- When DBWn signals the writing of redo records to disk. All redo records associated with changes in the block buffers must be written to disk first (The write-ahead protocol). While writing dirty buffers, if the DBWn process finds that some redo information has not been written, it signals the LGWR to write the information and waits until the control is returned.
3) Checkpoint (maximum 1) CKPT
Checkpoint is a background process which triggers the checkpoint event, to synchronize all database files with the checkpoint information. It ensures data consistency and faster database recovery in case of a crash.
When checkpoint occurred it will invoke the DBWn and updates the SCN block of the all datafiles and the control file with the current SCN. This is done by LGWR. This SCN is called checkpoint SCN.
- Checkpoint event can be occurred in following conditions:
- Whenever database buffer cache filled up.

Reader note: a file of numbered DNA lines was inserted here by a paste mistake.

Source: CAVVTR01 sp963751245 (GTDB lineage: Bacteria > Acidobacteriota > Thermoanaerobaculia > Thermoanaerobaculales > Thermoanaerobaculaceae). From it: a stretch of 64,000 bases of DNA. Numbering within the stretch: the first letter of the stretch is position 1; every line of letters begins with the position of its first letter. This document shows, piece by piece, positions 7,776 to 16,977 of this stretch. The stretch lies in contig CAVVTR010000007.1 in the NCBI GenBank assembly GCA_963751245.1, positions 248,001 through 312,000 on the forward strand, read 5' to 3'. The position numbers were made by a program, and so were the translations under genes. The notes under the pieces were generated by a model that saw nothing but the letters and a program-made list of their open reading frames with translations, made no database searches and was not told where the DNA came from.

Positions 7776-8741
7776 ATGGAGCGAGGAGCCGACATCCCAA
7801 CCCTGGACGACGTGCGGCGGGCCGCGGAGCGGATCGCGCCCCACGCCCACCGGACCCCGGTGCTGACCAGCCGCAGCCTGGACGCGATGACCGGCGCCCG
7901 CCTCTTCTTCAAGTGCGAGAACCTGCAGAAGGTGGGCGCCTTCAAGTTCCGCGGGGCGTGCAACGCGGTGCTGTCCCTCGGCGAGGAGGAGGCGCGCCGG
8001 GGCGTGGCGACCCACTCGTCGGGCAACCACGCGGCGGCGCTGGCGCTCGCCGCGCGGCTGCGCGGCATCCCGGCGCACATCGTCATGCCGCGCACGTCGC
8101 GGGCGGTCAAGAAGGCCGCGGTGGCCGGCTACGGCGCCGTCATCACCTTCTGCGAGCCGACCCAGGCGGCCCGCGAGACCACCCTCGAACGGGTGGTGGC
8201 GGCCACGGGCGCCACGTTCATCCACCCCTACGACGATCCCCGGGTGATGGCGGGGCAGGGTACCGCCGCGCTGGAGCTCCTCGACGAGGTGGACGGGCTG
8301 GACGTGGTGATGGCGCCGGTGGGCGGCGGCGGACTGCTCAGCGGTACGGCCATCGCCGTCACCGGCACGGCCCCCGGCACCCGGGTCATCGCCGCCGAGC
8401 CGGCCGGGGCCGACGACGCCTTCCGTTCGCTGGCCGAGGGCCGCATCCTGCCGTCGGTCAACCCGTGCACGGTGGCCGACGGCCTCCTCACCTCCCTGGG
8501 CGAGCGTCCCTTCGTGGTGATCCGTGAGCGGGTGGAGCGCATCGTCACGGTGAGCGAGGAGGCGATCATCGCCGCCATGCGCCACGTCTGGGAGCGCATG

- Whenever times out (3seconds until 9i, 1second from 10g).
- Log switch occurred.
- Whenever manual log switch is done.
SQL> ALTER SYSTEM SWITCH LOGFILE;
- Manual checkpoint.
SQL> ALTER SYSTEM CHECKPOINT;
- Graceful shutdown of the database.
- Whenever BEGIN BACKUP command is issued.
- When the time specified by the initialization parameter LOG_CHECKPOINT_TIMEOUT (in seconds), exists between the incremental checkpoint and the tail of the log.
- When the number of OS blocks specified by the initialization parameter LOG_CHECKPOINT_INTERVAL, exists between the incremental checkpoint and the tail of the log.
- The number of buffers specified by the initialization parameter FAST_START_IO_TARGET required to perform roll-forward is reached.
- Oracle 9i onwards, the time specified by the initialization parameter FAST_START_MTTR_TARGET (in seconds) is reached and specifies the time required for a crash recovery. The parameter FAST_START_MTTR_TARGET replaces LOG_CHECKPOINT_INTERVAL and FAST_START_IO_TARGET, but these parameters can still be used.
4) System Monitor (maximum 1) SMON